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Candidates sit for primary school graduation exams while sheltering at UN compounds in Juba

NEWS RELEASE


JUBA, 14 January 2014. – Hundreds of students in the capital of South Sudan are this week sitting their primary school graduation exam at the United Nations compounds where they have been living since violence erupted in the city almost a month ago.

The Primary Leaving Examination, which is an essential step for continuing education into secondary level, was due to have begun in Juba on December 16, just as fighting spread across the city. Thousands of candidates were therefore unable to take the exam.

However, nearly 5,000 candidates are now sitting the exam, including hundreds who are currently displaced by the conflict, living in the two UN compounds in Juba. UNICEF worked with the State Ministry of Education, Science and Technology of Central Equatoria State and peacekeepers at the United Nations Mission in South Sudan to make sure the displaced students living in the camps did not lose out on this important opportunity. The exams will be held all week, ending on Friday January 17.

“The candidates in Juba County could not sit for their exams because of the clashes that begun on the eve of the examination date last month,” said Eustaz Wani Ladu, the Ministry’s Director for National Examinations. “The State Ministry of Education, Science and Technology is happy that these candidates, including those displaced by the conflict, can now sit for their exam.”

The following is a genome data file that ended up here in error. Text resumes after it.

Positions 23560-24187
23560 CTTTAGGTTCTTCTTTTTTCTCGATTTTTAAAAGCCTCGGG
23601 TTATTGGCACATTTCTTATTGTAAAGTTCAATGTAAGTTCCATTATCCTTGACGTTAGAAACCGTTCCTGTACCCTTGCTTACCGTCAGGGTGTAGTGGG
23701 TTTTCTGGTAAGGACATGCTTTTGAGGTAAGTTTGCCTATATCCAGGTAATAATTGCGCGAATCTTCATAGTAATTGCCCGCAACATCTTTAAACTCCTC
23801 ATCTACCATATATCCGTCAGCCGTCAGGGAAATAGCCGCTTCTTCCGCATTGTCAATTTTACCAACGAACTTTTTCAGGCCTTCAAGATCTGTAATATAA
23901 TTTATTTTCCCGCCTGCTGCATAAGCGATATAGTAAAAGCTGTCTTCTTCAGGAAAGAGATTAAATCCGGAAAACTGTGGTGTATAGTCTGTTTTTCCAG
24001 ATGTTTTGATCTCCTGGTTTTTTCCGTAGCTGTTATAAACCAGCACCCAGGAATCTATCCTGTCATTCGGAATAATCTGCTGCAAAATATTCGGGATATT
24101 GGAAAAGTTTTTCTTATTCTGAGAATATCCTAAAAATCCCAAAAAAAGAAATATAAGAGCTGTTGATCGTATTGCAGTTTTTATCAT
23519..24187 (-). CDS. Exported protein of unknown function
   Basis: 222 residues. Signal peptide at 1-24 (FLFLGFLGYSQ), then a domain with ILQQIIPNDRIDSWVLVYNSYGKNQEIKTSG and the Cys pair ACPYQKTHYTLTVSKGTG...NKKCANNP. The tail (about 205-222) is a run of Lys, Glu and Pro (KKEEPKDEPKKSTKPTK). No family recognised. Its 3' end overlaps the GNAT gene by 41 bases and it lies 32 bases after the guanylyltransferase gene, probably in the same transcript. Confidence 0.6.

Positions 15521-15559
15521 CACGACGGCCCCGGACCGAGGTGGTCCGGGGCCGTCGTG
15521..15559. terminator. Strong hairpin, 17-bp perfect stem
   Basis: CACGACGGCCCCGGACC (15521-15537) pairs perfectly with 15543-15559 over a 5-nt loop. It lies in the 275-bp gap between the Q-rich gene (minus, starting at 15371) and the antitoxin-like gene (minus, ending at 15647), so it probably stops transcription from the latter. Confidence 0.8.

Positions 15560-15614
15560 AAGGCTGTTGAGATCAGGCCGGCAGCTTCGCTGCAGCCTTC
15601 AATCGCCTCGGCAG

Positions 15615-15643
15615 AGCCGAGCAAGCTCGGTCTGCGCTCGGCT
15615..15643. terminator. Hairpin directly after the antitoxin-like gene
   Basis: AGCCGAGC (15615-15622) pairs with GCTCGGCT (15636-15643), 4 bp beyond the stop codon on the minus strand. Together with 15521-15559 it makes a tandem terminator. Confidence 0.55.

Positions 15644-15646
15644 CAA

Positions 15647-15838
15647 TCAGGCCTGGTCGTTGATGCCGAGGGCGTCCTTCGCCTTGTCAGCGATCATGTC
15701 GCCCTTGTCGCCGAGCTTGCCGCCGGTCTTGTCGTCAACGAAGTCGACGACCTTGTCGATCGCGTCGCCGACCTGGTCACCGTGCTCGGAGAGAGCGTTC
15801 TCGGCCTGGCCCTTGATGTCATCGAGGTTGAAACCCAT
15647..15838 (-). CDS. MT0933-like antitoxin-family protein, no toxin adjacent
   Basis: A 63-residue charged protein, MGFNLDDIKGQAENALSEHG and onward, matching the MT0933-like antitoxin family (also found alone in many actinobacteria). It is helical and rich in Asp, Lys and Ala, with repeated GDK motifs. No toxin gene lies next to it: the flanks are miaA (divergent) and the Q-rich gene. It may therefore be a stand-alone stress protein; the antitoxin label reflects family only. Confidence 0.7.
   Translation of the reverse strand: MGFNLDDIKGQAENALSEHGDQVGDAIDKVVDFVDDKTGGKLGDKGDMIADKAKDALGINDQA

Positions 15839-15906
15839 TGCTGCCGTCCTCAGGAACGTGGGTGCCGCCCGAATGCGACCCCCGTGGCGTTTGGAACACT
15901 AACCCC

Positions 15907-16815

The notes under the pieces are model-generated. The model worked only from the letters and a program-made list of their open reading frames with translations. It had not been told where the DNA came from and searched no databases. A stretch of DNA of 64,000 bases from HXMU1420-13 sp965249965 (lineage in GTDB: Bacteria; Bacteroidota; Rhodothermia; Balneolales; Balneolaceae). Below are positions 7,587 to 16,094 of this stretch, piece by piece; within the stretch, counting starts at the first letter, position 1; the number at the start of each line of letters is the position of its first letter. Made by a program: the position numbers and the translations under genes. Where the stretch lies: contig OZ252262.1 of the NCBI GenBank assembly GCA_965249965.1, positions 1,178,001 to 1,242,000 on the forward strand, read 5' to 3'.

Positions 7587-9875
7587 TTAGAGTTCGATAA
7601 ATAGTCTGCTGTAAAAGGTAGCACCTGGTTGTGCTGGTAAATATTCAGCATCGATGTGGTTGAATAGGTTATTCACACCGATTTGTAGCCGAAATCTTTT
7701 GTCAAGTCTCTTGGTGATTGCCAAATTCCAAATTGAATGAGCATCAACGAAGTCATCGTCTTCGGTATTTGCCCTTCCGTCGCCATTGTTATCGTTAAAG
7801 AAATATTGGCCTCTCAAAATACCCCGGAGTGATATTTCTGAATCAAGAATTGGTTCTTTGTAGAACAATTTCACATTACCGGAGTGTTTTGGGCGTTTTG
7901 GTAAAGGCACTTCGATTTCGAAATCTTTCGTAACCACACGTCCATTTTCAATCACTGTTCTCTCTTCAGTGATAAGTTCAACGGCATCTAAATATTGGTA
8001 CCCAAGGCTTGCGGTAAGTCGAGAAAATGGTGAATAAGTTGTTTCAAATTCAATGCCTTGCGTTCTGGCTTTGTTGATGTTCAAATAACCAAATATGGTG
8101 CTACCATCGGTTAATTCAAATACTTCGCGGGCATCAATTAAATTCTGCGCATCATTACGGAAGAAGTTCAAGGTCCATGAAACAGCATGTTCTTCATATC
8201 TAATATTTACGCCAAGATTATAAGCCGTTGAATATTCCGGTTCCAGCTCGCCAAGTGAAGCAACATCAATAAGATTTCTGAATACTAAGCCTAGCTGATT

“We’re hoping the situation in Juba remains calm throughout the examination period,” he added.

Although this is a primary school graduation exam, many of the students are aged around 17 to 19 years, as children in what was at the time southern Sudan were interrupted in their schooling during years of conflict with the north. The students taking their exams this week had been hoping to catch up with their schooling, but the recent conflict has been a setback.

"This will definitely affect my performance,” said 19 year-old Gatluak Tung Gatluak, as he finished his English exam, “Not only have I lost four brothers and a friend during the clashes, but I lost all my books when we had to flee our home."

"Taking a primary school leaving exam is a major milestone in education and we are impressed by the courage and determination of these young students to pursue their education under the most difficult of circumstances,” said UNICEF Country Representative in South Sudan, Dr Iyorlumun Uhaa. “We will do everything we can to help these young students through to secondary education and a chance at the future they so deserve.”

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For further information, please contact:

Doune Porter,
Chief, Strategic Communication,
UNICEF South Sudan
+211 (0) 952819302
mailto:dporter@unicef.org

Mercy Kolok,,
Communication Officer
UNICEF South Sudan
+ 211 (0) 955639658
mailto:mkolok@unicef.org

James Elder,
Regional Chief of Communication
UNICEF Eastern & Southern Africa
+254 71558 1222
mailto:jelder@unicef.org

 

 

 

 

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